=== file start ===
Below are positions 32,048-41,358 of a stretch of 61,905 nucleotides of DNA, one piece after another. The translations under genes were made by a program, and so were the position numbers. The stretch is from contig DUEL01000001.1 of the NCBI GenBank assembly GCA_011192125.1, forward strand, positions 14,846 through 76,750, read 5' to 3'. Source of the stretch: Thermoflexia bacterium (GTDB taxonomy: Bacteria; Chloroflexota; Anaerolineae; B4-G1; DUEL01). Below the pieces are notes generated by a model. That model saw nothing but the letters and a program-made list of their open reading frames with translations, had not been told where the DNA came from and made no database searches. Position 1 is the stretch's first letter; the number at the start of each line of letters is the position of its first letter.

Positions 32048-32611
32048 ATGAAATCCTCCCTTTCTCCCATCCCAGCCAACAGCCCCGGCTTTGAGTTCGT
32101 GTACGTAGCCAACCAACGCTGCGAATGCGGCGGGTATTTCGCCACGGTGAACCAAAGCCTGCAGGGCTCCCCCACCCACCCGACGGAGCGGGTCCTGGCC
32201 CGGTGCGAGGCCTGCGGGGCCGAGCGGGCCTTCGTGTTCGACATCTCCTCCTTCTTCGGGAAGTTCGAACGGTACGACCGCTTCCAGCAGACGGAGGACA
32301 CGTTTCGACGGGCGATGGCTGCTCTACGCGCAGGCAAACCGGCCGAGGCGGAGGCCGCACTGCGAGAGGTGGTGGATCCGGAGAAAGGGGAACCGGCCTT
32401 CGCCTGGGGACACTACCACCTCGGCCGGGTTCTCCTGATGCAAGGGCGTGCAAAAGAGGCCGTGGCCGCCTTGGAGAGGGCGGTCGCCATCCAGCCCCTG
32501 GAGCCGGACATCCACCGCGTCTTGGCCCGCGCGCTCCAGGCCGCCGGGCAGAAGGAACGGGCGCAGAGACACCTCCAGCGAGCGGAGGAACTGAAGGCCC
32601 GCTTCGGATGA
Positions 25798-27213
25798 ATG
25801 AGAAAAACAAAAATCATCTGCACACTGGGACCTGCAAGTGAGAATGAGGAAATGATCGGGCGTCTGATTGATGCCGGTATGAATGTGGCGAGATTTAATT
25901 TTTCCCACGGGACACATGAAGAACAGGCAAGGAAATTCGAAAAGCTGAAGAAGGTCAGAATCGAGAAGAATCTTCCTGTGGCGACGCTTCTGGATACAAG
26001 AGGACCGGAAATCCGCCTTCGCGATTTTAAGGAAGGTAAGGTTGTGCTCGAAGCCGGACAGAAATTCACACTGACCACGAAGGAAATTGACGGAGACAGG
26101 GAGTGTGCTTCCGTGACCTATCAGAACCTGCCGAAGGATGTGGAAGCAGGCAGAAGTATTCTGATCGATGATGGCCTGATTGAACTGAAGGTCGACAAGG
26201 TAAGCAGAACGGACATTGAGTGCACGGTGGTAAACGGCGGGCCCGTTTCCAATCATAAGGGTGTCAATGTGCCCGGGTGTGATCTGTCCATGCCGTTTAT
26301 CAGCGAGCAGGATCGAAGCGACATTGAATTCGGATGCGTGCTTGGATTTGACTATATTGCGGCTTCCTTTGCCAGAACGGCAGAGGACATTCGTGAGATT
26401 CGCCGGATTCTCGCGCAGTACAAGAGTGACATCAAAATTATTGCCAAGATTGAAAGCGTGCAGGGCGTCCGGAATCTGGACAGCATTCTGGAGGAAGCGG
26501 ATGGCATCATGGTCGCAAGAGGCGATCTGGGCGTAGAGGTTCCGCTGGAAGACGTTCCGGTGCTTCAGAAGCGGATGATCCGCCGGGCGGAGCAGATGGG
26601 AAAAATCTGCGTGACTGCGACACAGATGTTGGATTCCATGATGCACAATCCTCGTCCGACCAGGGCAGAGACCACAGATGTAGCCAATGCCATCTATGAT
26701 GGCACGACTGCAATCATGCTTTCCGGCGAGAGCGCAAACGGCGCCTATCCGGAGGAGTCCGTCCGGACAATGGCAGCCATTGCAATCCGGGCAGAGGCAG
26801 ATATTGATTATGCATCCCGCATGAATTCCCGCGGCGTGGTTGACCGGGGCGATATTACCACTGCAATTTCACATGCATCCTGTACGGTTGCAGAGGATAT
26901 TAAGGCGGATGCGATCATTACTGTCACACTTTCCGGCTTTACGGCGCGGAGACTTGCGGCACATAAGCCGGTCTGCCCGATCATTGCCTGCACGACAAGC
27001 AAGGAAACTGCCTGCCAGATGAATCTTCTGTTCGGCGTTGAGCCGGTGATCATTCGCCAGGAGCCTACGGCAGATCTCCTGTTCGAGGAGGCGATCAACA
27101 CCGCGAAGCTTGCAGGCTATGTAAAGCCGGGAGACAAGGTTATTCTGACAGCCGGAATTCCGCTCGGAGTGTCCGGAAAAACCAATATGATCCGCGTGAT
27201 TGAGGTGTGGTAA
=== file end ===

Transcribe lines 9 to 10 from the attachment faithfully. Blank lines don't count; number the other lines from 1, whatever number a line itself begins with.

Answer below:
32601 GCTTCGGATGA
Positions 25798-27213